Ethics

By human subjects ethics, the method by which the dataset was collected from the publicly available source was acceptable research practice and does not require special consent from the participants or a Research Ethics Committee. But advice from research ethics board members and legal services were sought in arriving at this conclusion; though permission to use the subjects was granted by the administrative assistant of ASF.

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Acknowledgements

This work was supported by Putra Geran UPM (9538100) and Fundamental Research Grant Scheme (5524959).The funders had no role in study design, data collection and analysis, decision to publish, or preparation of the manuscript. The authors would also like to acknowledge the Angelman Syndrome Foundation and the Computer Laboratory of the Faculty of Computer Science & Information Technology, Universiti Putra Malaysia.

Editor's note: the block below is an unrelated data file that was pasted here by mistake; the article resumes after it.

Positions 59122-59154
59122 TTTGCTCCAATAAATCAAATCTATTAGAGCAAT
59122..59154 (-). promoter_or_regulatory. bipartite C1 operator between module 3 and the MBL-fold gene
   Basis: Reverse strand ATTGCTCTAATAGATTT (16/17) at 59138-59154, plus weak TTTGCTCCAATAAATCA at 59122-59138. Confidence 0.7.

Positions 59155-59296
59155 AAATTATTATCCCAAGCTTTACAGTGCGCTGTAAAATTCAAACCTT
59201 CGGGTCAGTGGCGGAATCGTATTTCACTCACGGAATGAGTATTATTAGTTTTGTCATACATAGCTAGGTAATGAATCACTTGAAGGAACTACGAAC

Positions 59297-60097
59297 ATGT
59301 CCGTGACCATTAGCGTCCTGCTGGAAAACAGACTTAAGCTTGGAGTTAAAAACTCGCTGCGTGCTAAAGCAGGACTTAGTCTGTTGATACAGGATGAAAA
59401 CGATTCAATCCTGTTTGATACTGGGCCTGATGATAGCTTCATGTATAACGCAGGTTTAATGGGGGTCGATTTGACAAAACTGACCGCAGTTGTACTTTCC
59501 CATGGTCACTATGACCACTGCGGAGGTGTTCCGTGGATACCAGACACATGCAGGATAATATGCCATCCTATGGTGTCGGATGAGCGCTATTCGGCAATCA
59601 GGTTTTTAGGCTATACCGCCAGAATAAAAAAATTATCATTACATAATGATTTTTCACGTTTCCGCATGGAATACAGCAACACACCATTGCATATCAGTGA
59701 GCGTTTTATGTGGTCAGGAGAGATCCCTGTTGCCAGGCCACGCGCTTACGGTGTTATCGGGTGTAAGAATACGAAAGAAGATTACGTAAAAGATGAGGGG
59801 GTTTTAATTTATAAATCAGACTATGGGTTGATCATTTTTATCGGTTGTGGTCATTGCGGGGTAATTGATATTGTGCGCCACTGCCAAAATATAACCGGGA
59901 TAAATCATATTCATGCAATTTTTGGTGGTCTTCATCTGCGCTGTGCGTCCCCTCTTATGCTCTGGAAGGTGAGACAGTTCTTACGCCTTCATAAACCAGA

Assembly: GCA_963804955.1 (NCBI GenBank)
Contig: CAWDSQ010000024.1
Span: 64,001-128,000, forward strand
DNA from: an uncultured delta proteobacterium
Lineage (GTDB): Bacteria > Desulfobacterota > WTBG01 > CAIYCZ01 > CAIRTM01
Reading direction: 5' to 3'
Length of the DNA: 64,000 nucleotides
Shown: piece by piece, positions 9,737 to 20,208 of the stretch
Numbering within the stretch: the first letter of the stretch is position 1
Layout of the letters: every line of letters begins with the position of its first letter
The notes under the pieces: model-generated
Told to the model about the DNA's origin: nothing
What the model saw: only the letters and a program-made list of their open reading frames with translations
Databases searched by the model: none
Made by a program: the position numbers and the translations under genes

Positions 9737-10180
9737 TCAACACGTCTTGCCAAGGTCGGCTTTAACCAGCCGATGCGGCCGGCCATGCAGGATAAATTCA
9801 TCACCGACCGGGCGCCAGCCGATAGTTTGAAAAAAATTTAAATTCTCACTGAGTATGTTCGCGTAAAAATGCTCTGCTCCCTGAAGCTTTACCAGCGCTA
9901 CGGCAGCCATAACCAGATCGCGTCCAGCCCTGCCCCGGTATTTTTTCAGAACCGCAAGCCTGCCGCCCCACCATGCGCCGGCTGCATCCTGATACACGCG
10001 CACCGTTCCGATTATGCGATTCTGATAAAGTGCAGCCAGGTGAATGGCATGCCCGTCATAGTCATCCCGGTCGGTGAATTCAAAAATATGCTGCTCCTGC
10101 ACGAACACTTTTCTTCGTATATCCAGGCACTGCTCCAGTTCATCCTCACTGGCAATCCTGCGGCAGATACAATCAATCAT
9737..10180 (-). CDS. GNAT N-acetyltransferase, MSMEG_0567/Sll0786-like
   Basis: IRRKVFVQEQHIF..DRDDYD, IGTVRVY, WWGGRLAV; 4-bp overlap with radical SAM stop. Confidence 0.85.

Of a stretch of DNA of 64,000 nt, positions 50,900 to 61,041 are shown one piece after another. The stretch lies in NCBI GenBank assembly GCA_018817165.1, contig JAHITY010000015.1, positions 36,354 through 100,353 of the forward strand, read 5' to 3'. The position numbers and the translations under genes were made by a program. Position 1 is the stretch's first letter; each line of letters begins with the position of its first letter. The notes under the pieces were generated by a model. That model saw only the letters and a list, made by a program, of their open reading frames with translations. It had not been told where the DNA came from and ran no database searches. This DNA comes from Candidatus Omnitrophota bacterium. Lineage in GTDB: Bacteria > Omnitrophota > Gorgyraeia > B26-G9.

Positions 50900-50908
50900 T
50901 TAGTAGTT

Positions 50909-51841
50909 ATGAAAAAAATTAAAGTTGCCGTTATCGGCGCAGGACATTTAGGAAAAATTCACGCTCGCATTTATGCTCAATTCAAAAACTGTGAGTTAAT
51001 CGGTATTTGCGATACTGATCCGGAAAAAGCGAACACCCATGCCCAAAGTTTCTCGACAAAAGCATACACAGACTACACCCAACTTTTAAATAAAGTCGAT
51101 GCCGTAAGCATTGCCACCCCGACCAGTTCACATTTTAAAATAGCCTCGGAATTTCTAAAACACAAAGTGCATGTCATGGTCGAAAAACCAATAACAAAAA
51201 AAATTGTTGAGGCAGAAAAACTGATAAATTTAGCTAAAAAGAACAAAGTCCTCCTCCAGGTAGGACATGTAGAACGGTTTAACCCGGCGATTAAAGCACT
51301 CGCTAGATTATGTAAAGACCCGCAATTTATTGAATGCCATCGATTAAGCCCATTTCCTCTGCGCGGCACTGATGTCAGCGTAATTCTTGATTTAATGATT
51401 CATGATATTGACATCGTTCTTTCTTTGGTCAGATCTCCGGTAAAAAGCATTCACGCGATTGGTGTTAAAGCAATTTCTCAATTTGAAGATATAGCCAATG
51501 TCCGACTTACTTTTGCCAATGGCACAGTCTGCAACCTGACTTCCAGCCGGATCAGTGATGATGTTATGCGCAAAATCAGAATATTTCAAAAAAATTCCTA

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O.A. conceived the idea and data acquisition; O.A. and A.N. developed the methodology; O.A. and A.A.G. prepared original draft; Y.K.C. reviewed and edit the manuscript; O.A. and A.N. prepared the visualization and performed analysis; A.N. and R.Y. supervised the entire work and approved the manuscript.

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Correspondence to Azree Nazri.

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Agbolade, O., Nazri, A., Yaakob, R. et al. Investigation of age-related facial variation among Angelman syndrome patients. Sci Rep 11, 20767 (2021). https://doi.org/10.1038/s41598-021-99944-z